Need to grow

Opinion
Dec 10, 2010

Cattle markets have been a nice surprise the past few weeks. Market advances have exceeded what most analysts were expecting. Maintaining fed prices in the $1 per pound area for an extended period of time is remarkable. Cattle supplies remain low in North America and you have to wonder if we’ll see some herd rebuilding start soon.

Commercial replacement heifer values are also very strong, as reported in recent sales. The real fancy kind, that are well detailed, bred right, and ultrasounded to calve in a 15- to 30-day window, are trading around the $2,000 mark and the more standard-issue bred heifers are trading $200-300 higher than they did a year ago, between $1,100 and $1,400.

With fed cattle prices finding some stability in the $100 range, it makes you wonder if $1,500 for bred cows and heifers will become the norm. We all know that the cow herd has been shrinking and it appears that this trend really hasn’t changed, even with higher prices. We expect to see the January cattle inventory come in with even fewer beef cows in production.

Judging by bred stock values, I would like to think cattlemen are getting serious about herd expansion. Cow and heifer slaughter remains high, so if there is any herd expansion, it is on a regional basis at most.

Right now, all the market signals are pointing to expansion. Profitability levels across the industry are strong, and the continued prospects for profitability appear strong for the long-term. If you’re able to grow your cow herd, it appears that there is no better time than now to make those long-term decisions.

Strong global demand and the prospects for increased domestic demand should put U.S. cattle markets on solid ground. With economic recovery worldwide, there will be great global demand for beef, and it would seem that we’re on the front end of what could be accomplished on a global basis. All we have to do is take advantage of the global and domestic marketing opportunities. When you stop and consider where this industry was 20 years ago, it’s remarkable how the industry has responded to trends and changed the position of beef in consumer minds.

In the early 1990s, beef industry groups made the decision to become more consumer-focused and addressed the reasons beef was losing market share. Those decisions ultimately had a profound effect on how the industry operates today. Remember when the first beef quality audit revealed that one-in-four steaks was unacceptable by consumers? Roughly 25 percent of the beef produced was turning off consumers and sending them to other meats.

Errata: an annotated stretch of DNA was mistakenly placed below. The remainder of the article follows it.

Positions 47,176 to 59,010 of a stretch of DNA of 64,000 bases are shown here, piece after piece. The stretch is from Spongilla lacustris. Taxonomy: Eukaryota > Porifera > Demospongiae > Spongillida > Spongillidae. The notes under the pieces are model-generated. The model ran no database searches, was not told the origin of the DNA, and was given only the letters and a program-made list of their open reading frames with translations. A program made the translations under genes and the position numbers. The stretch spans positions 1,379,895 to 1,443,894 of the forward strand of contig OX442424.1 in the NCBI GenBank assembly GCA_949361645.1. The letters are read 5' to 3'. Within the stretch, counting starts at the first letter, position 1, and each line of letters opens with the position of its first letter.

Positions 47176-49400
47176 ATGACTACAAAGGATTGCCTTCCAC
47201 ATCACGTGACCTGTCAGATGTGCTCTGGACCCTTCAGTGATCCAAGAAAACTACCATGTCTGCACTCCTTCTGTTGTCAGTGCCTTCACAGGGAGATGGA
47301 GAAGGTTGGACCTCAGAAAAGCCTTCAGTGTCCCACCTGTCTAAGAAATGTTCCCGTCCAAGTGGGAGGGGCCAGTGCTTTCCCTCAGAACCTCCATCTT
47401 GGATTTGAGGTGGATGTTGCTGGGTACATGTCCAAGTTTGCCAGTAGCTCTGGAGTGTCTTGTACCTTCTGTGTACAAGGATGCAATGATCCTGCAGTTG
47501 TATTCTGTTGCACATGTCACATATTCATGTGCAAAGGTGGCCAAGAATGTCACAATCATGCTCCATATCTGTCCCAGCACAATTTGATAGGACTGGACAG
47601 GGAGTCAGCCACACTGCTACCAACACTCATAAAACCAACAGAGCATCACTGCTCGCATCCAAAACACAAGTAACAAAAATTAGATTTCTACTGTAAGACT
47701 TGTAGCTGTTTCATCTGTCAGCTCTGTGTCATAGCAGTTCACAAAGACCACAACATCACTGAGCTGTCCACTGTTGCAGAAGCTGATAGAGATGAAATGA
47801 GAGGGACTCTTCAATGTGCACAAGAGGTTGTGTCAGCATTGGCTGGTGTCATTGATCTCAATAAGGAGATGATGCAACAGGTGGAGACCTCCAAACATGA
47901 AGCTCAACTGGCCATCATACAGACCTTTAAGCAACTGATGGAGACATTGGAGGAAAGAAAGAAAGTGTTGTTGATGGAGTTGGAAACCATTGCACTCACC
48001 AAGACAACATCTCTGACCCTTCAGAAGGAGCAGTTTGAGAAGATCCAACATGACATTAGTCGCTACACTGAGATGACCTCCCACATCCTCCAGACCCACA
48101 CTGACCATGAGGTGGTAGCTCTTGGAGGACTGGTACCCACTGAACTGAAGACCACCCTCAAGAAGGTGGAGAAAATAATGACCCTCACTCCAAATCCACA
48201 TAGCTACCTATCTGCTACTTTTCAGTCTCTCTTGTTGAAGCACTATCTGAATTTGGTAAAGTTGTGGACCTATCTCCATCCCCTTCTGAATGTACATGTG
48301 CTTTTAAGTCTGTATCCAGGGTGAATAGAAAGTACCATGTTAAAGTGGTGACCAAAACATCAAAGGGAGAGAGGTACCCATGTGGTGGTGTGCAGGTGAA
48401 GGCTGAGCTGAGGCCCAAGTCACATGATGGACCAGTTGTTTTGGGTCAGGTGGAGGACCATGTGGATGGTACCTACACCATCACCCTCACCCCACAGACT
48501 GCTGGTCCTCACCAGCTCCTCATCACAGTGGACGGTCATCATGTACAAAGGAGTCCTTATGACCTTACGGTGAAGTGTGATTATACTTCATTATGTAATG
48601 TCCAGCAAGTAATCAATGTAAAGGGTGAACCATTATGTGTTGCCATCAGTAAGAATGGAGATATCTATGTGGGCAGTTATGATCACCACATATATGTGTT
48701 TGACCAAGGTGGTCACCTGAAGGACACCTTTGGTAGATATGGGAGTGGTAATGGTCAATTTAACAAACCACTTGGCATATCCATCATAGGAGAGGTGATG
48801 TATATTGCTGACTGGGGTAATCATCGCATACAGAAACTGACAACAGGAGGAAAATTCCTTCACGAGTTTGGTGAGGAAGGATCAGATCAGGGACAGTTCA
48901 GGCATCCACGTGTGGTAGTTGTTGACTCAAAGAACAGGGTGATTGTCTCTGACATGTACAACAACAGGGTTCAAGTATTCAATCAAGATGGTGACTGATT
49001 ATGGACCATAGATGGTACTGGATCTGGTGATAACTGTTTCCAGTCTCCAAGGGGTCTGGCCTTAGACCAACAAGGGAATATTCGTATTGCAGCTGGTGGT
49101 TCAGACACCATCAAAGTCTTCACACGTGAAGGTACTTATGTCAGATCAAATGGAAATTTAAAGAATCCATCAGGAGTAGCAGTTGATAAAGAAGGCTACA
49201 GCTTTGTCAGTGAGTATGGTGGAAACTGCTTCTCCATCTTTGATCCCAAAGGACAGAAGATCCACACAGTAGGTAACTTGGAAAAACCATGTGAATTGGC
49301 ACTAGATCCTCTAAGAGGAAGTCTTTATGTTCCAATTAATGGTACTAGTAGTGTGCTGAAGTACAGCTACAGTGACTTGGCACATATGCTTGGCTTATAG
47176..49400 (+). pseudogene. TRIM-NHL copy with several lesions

Today there is a predictable level of consistency with beef products. Retailers have been developing their own branded beef products, a program they wouldn’t be able to accomplish without industry wide coordination. You can only brand a product if you’re confident enough with the consistency of the product to stand behind it. Branding a product you’re not proud of or unsure of is close to insanity.

After 20 years of effort, the various segments of the beef industry have created a multitude of market opportunities for producers. Raising cattle to a certain specification has rewarded producers and satisfied consumers. Many branded-beef programs are reporting solid growth as a result of consumer demand for those consistent products. Today’s markets, whether it’s selling a grass-fed product, Certified Angus Beef or Ranchers Reserve, all require producers to produce a consistent and high-quality product. Those specific production requirements ensure a level of consistency that’s not available when you’re selling a pen of live cattle on the average. Producers today need to be able to hit the same production targets day in and day out. By doing that, the beef industry is securing its place in the protein market and building future demand. Reverting back to the old ways isn’t in the best interest of producers, packers or consumers. Only by continuing the industry’s consumer-focused efforts will we be able to ensure the growth that is vital to the future of the cattle and beef industries. That’s the only way to continue to provide long-term profitability. This effort, combined with making sure we can meet our long-term supply needs, should provide a solid foundation for the industry to grow. — PETE CROW

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